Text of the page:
April 3, 2010

My Perfect TV Show

It's not a secret, especially when you go through this blog, that two of my favorite shows are Chuck and Castle. The two shows are able to blend humor, romance, and drama, but they also share a very special bond: ties to Joss Whedon (Castle's Nathan Fillion and Chuck's Adam Baldwin).

While I'm a relatively new convert to the House of Whedon, I do understand how he's impacted TV, and I credit him for a world of awesomeness. The funny thing is I had no idea who Joss Whedon was until a little movie came out by the name of Serenity, and then my whole world was changed because the floodgates were opened.

Of course, Serenity led me to Firefly, which I vaguely remembered when it first aired on Fox, but of course I didn't watch it. Boy, do I regret not supporting the show the first time around because in my opinion Firefly is the perfect television show.

Like I mentioned before, the reason I like Castle and Chuck so much is because they're able to effortlessly blend well-timed humor, dramatic elements, and unresolved sexual tension. They also have wonderful characters that you just don't see anywhere else. Firefly had these same elements, but somehow it was able to use them to perfection, which is why it is the model for the modern day cult show.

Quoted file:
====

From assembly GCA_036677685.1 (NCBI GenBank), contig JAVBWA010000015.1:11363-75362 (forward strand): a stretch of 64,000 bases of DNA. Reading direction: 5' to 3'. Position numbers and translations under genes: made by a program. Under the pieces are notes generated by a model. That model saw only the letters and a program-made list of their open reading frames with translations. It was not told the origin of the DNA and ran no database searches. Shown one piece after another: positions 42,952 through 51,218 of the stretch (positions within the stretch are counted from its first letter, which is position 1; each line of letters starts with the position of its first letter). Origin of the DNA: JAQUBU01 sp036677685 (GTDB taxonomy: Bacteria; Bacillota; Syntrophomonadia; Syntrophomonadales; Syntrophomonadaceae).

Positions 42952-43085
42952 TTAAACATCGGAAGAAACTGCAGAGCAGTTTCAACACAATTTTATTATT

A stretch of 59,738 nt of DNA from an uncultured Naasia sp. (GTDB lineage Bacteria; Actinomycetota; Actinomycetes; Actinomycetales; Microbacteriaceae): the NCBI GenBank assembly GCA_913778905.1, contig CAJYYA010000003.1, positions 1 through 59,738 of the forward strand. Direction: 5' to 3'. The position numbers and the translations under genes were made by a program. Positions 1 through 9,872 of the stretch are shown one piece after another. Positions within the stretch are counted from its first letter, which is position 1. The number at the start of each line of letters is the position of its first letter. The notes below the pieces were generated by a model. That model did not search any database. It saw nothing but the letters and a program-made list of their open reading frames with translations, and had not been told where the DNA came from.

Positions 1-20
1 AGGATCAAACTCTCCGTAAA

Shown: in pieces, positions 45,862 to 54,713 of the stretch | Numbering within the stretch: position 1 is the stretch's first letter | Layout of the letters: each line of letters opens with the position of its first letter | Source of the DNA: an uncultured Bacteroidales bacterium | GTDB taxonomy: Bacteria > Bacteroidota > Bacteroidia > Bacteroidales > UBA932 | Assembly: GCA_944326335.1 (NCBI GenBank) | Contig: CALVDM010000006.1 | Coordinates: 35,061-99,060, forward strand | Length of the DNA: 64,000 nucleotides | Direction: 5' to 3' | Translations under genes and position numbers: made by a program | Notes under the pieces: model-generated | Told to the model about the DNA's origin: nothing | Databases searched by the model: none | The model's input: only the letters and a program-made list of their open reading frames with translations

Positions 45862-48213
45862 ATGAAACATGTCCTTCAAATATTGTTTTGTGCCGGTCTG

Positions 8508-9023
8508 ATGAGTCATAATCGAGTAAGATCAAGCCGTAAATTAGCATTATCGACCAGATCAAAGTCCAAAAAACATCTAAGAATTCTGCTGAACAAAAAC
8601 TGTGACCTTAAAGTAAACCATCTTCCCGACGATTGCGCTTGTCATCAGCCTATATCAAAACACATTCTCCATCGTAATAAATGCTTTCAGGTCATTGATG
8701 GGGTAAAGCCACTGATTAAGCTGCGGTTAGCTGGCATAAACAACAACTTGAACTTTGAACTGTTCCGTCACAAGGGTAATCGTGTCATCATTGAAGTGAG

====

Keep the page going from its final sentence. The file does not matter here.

To this day, every time I watch an episode of Firefly it just gets better and better, and I fall in love with it all over again. Captain Malcolm Reynolds (Nathan Fillion) is by far one of television's greatest characters, and the way he looks after his crew and strives to do the right thing is the stuff on legend. Leverage's (another personal favorite) Nate Ford can learn a thing or two from Captain Tightpants. Also, Mal's "will they/won't they" dance with Inara (Morena Baccarin) puts couples like Chuck & Sarah or Booth & Brennan to shame.

It's because of these reasons, and so many more, that Firefly was the perfect show, and while I do think it wasn't given a fair shot, part of me is glad it didn't last more than 14 near flawless episodes. Had Firefly continued it would have run the risk of becoming stale and repetitive, or it could have worn out its welcome and tarnished its own legacy. This way we'll always remember it for its greatness rather than looking back and remembering how good it used to be...although, a few more episodes would have been nice.


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